The Strategist

Libya can inflate oil prices to $ 100 per barrel

05/01/2018 - 06:01

Illness of General Haftar will certainly result in aggravation of the political situation in Libya and disruptions in oil production. This, in turn will provoke a new sharp jump in the oil prices.

RonnyK via pixabay
RonnyK via pixabay
Even the most ardent opponents of Khalifa Haftar – there is enough of them in Libya - have to admit that without him the country will once again plunge into chaos and that civil war will break out with renewed force. It is not surprising that unexpected disappearance of the Libyan National Army (LNA) commander, who controls the east of the country and is supported by Russia, Egypt and the UAE, caused alarm not only in Libya itself, but also in neighboring countries. It is believed that the general suffered a stroke and is now being treated in Paris. Moreover, Haftar's state is so severe that his return to politics is a big question.

The first signs of aggravation of the struggle for power are already evident. Yesterday, convoy of Khaftar's deputy, Abdel-Razeq Nathouri, was attacked in Benghazi. The general himself remained alive, but there were casualties among the persons accompanying him.

Not only politicians are closely watching health of Khalifa Haftar. Libya is the main oil-producing country in the north of Africa. Therefore, its political and economic stability is very important for OPEC.

The return of political instability, of course, will have an extremely negative impact on the work of the oil sector, which still gives the lion's share of Libya's exports. Haftar with his troops controls the main oil fields of Libya. Moreover, LNA with its allies controls not only the extraction of oil and gas, but also oil terminals in the four largest ports of the country, i.e. export of oil.

Experts agree that General Haftar's control over the Libyan oil industry helped oil workers raise oil production from 300,000-500,000 barrels per day to the current 1 million barrels per day. The struggle for power will not only lead to interruptions and, eventually, a fall in the extraction. Export, and therefore money coming into the country, will also be reduced. According to the most optimistic scenario, aggravation of the domestic political situation in eastern Libya will reduce oil production by at least 200 thousand bpd. Given the current balance of supply and demand in world markets, this will lead to a further rise in oil prices. On the one hand, this is what all the oil-producing countries are achieving, but it is very important that the price increase occurs slowly and evenly, without jumps. In the situation with Libya, a sharp jump is very likely. The danger is it may lead to a situation similar to that four years ago, which ended in a collapse in oil prices almost fourfold.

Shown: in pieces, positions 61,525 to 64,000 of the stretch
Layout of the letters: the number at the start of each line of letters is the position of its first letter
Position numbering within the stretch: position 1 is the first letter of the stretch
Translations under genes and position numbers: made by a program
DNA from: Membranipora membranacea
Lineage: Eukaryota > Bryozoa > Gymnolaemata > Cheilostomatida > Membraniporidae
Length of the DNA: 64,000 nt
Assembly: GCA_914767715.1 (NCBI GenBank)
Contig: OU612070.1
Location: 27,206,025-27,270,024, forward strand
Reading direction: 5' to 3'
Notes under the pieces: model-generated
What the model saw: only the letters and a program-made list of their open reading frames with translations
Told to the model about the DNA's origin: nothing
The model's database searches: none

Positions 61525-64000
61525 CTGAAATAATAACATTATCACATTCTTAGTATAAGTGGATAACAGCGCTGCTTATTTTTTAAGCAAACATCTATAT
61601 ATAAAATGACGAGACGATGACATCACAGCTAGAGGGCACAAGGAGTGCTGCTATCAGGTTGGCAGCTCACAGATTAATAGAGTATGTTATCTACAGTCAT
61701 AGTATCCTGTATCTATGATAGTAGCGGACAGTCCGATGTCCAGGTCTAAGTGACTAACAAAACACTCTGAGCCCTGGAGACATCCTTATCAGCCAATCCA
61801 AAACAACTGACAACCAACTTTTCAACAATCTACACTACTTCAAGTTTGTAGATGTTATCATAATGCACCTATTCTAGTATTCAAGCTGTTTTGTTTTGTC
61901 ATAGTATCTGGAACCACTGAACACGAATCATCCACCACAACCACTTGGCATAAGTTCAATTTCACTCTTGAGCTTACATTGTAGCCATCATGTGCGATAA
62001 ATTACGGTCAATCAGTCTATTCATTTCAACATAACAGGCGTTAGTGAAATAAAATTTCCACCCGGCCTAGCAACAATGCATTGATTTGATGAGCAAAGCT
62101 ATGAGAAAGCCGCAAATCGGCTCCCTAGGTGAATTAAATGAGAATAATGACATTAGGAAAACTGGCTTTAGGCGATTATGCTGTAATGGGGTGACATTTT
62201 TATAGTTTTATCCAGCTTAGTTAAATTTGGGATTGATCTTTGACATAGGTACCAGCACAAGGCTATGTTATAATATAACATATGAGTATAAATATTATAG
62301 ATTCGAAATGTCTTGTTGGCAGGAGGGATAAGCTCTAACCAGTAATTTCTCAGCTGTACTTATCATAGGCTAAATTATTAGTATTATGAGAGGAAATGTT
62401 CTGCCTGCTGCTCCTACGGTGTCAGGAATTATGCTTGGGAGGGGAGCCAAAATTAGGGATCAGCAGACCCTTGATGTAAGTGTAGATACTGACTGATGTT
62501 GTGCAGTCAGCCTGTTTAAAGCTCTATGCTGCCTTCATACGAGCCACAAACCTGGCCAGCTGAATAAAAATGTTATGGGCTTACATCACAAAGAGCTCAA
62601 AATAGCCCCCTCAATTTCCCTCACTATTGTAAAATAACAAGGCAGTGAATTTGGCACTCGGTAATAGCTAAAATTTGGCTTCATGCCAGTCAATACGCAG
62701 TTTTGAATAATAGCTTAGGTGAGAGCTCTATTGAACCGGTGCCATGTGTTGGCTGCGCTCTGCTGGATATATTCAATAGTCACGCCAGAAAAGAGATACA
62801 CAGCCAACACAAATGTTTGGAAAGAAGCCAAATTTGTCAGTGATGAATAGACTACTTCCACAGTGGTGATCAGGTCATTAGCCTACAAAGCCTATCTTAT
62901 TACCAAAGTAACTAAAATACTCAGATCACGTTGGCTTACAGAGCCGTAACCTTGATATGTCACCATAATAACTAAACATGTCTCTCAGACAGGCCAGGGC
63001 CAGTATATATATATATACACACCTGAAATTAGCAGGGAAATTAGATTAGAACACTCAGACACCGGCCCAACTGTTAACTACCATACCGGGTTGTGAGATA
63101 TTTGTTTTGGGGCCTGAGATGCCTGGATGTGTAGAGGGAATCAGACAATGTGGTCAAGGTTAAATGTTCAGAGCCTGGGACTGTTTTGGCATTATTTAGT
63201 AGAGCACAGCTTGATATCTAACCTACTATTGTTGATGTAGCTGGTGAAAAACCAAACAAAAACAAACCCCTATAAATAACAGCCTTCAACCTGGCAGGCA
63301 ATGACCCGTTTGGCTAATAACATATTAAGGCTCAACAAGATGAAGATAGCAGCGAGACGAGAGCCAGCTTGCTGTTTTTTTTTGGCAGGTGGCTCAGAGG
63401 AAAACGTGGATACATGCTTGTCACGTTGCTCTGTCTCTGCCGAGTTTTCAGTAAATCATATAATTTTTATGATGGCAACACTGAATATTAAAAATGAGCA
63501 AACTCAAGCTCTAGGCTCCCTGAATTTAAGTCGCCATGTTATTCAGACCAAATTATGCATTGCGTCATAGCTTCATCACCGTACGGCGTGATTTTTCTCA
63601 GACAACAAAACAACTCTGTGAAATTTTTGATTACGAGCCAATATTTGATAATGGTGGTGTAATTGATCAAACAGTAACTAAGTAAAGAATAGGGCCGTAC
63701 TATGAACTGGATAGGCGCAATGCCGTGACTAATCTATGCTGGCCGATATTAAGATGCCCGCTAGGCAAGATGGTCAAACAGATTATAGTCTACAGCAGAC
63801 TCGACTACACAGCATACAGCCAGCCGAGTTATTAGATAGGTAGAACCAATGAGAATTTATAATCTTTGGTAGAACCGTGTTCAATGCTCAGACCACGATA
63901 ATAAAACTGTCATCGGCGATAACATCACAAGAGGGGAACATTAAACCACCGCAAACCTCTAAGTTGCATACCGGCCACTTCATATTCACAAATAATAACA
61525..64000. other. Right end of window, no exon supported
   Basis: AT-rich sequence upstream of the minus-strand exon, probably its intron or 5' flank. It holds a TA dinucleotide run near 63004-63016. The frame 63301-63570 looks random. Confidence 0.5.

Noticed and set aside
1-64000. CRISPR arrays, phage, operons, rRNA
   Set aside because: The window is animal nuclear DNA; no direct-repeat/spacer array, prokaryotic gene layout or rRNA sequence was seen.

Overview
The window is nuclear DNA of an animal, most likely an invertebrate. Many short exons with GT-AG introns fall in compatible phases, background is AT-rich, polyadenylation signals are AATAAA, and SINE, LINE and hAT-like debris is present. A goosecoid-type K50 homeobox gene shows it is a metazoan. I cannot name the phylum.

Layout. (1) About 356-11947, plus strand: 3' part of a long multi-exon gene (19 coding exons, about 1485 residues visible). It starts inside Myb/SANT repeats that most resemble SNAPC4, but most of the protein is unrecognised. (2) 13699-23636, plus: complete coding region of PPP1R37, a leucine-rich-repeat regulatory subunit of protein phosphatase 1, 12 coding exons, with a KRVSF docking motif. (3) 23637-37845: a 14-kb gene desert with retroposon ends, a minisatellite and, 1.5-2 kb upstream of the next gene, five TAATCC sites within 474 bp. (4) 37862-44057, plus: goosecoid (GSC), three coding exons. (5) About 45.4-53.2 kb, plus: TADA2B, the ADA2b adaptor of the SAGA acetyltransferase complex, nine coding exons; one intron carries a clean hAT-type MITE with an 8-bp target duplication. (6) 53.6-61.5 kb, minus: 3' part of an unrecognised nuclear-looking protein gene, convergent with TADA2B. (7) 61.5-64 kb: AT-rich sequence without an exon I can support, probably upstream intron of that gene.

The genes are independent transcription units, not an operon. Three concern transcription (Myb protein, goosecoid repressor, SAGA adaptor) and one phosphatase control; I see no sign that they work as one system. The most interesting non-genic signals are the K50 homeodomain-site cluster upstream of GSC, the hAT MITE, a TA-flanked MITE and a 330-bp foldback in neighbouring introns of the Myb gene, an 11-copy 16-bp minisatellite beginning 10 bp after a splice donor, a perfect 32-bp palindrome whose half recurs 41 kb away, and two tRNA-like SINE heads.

However, even if the situation in Libya can be kept under control, which seems quite problematic, oil prices will still continue to rise. The reason lies in the situation surrounding the nuclear deal with Iran, which may be resolved in May. Bulls will, of course, be pleased with the rapid rise in oil prices thanks to Tripoli and Tehran to $ 100 per barrel. In the long term, high oil prices will lead to an increase in production not only of US shale oil producers but also of non-OPEC oil-producing countries that have not signed OPEC + agreement and can easily do so. So the price rise to $ 100, at least as fast as it is likely to be due to Libya and Iran, does not suit even Saudi Arabia, which aspires to maximize the oil price on the eve of Aramco's IPO.